• Strip Boxes
  • 1/2″ Drywall
  • Matte spraypaint

Software:

  • Reality Capture
  • Adobe Bridge or Lightroom
  • Zbrush
  • 3dsmax
  • Handplane Baker
  • Substance Painter
  • Unreal Engine 4

Basics

Before we can get into setting up materials or taking photos, it is important to understand how photogrammetry works. Photo based 3d scanning attempts to match points between images. After finding a matching point in multiple photos the software is able to calculate a coordinate. This process is repeated millions of times and you end up with a point cloud that represents the form of the object. We see form/volume based on light and shadow but photogrammetry does not. The software is just looking for points that it can match between images.The image below illustrates this difference. To our eyes the circle on the left is immediately readable as a sphere. For photogrammetry software images like this are confusing and will not produce good scan results. The sphere on the right is much closer to the kind of information the software can use. The lighting is very flat and there are many surface details that can be matched up between photos. The perfect photos for photogrammetry are totally sharp, no out of focus areas or camera shake, consistent in exposure and white balance between images, have no reflective or transparent surfaces that change appearance with angle, and show no sensor noise. You also need detail in all the shadows and highlights. If a highlight is blown out or a shadow is underexposed there is no usable information.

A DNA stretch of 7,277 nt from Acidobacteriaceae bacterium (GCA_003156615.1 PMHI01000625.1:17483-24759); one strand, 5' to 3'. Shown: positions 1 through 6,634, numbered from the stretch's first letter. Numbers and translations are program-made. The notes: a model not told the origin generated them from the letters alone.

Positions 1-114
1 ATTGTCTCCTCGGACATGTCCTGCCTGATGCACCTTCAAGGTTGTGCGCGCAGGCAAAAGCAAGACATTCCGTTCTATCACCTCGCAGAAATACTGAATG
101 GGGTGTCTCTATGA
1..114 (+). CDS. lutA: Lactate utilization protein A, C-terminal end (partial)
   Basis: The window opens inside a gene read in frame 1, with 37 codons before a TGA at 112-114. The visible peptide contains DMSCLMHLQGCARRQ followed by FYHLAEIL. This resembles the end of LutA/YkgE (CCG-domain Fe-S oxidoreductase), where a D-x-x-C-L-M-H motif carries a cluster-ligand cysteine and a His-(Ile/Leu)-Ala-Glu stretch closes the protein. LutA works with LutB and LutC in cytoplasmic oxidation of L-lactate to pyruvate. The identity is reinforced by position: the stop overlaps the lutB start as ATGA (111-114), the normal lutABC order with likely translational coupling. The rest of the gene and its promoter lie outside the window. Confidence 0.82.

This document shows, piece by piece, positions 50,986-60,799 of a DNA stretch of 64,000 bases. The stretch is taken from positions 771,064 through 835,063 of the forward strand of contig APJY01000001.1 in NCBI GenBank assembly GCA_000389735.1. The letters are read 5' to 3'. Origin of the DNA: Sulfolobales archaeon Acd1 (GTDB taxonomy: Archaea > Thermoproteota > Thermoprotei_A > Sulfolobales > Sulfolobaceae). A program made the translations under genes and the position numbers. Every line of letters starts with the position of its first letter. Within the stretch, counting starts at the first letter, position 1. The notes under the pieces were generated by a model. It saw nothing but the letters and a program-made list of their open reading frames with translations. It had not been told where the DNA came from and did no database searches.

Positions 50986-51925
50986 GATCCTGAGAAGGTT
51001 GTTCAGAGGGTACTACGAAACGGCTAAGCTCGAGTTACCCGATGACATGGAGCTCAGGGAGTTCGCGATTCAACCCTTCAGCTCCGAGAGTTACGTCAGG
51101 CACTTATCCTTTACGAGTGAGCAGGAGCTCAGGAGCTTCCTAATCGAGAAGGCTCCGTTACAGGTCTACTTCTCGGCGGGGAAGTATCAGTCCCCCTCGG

The Base Plate

I’m using a 6”x6” steel plate that is reasonably flat. The flatter the surface the better. I prepped the surface of the plate by dusting it with 3 different colors of matte spray paint and then I took a toothpick and dabbed some white reference points in an X pattern. The white dots will provide landmarks for manual setting control points. The flatter your plate, the easier it will be to mask the rubble off of the surface.

Rubble Setup

I’m using broken up pieces of half inch drywall. Since drywall breaks into very fine particulates, a small pile makes a convincing stand in for full sized debris. Break the drywall in a bag then sort out different sized pieces that you want to use. You want to pick out a good mix of sizes. Also grab some of the dust. Avoid or clean off as much of the backing paper as possible. Super thin surfaces will make it into the scan and will not translate to a low poly model or bake well. If any paper makes it into your scan you will need to clean it up in zbrush.